So, if your name is Shameel Joosub (CEO of Vodacom), Sifiso Dabengwa (CEO of MTN), or Allan Knott-Craig (CEO of Cell-C) this could be one of the best (and most satisfying) decisions of your life. Listen to the Wikimedia Foundation or listen to the under-resourced Sinenjongo High School who have explicitly asked for free access to Wikipedia – if all else fails then listen to reason. The world is evolving in an increasingly digital way and encouraging cellphone use in education is just plain business sense. One need not remind you that these are your future customers and employees. There really isn’t a legitimate reason why not to. We already know it’s possible since British mobile operator Orange currently provides access to Wikipedia for free on its network in 20 countries across Africa and the Middle East, including Kenya, Uganda, Egypt and Tunisia.

So why not in South Africa?

I can’t imagine that the data revenues from South Africans accessing the (primarily text-based) Wikipedia Mobile are anything that would affect the bottom line, and anyway, these miniscule losses couldn’t hold a flame to the positive public relations and social capital from such an important policy. This kind of project is the very definition of corporate social investment. It was only last month that Vodacom announced a yearly net profit of R13-billion, up 23% from the previous year. This is great news for the company, employment and the economy. Making access to Wikipedia free is a drop in the ocean for these companies, but opens the world of knowledge to millions of South African children, who are themselves future customers and employees.

Perhaps the case isn’t compelling enough. So let’s look at some cold hard facts. Less than 20% of South African schools have a library or a computer centre. Where are pupils meant to go if they don’t know something?Of 100 pupils that start grade 1, only 50 will make it to matric, 40 will pass and 12 will qualify for university. Only 13% of schools have any access to the internet. If one excludes Gauteng and the Western Cape that figure plummets to 5%.The majority of pupils in South Africa come from resource-poor homes with almost no access to information. On top of this, most pupils are learning in their second language – frequently coming across concepts and words they don’t understand, what are they meant to do?All of these statistics are in stark contrast to the ubiquitous presence of cellphones in the country, with cellphone penetration reaching 98% this year.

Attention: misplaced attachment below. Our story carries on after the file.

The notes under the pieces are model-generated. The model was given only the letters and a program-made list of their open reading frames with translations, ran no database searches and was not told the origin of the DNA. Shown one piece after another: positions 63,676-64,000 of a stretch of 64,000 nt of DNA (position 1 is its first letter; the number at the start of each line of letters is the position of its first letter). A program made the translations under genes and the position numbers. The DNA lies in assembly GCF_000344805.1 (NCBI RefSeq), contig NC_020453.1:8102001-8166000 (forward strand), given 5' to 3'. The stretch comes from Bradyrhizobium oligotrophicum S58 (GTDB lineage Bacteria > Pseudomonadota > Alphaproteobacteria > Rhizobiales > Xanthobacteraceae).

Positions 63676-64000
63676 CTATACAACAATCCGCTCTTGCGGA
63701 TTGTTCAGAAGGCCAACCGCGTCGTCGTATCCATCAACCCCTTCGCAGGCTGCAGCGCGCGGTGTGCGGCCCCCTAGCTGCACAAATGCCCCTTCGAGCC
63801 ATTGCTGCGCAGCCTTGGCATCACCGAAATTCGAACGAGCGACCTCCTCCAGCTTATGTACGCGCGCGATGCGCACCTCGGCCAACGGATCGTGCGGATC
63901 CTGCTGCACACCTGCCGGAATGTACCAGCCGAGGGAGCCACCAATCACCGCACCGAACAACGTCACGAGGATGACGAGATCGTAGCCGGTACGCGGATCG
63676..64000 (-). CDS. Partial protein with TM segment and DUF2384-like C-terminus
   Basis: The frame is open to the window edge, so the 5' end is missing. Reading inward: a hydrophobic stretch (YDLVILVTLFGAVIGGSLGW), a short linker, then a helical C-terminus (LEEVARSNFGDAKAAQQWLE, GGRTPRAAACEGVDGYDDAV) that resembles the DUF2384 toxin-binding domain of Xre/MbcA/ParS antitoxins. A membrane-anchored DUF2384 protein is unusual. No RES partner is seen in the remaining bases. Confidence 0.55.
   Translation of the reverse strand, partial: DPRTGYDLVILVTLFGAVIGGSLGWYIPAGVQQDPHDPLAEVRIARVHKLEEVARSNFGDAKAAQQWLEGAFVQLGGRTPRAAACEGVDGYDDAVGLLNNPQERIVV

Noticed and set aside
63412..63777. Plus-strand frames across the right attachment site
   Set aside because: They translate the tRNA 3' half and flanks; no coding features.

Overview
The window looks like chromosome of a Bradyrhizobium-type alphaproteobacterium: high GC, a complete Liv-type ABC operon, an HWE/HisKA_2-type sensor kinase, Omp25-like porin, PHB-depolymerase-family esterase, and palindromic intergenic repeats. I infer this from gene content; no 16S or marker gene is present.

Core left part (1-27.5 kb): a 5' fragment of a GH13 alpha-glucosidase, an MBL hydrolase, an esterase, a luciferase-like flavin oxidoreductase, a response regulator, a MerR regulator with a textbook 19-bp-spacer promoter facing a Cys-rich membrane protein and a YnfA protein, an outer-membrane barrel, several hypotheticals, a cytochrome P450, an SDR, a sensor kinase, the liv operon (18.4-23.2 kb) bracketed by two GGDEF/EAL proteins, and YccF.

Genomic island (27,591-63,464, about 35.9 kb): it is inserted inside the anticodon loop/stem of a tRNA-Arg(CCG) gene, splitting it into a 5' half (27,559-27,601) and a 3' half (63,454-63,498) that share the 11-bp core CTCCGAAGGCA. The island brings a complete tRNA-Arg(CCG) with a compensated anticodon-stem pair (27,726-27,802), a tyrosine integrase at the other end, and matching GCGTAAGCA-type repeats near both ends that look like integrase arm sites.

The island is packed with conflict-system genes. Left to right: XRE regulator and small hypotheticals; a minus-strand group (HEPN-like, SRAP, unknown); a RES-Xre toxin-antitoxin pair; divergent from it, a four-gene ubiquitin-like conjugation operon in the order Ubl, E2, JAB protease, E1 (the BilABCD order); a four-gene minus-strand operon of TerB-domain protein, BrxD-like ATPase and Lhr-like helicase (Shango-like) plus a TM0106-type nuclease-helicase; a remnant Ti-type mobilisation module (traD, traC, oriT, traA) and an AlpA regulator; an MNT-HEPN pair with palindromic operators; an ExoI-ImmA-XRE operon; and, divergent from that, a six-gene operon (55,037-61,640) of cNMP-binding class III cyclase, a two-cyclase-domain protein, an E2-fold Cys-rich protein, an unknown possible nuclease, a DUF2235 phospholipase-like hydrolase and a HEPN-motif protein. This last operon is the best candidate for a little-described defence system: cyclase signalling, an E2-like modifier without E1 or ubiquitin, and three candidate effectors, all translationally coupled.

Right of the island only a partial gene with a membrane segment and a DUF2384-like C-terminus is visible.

In a 2010 research study, World Wide Worx estimated that 65% of urban cellphone users have the capacity to access the internet, with this figure likely to be even higher for the youth. This really is a hugely untapped resource.If one thinks of the enormous benefits of this easy-to-implement plan and the fact that other mobile phone companies have successfully implemented it in other African countries we need to ask; why can’t this be done in South Africa?

Vodacom, MTN and Cell-C control 99% of the mobile phone business in South Africa and with a stroke of a pen they could help change the educational landscape of the country. This is an idea whose time has come.So Mr Joosub, Mr Dabengwa and Mr Knott-Craig, what are you waiting for? Pick up your pen and change the lives of 12 million South African children.

Let go or be dragged…



So the picture here is in reference to an article I wrote for Youth Day which will hopefully be in one of the papers this weekend (provided the Stellenbosch folk at Ogilvy get crack-a-lacking). But just to make you feel special (whoever you blog-followers might be) this is the opening paragraph: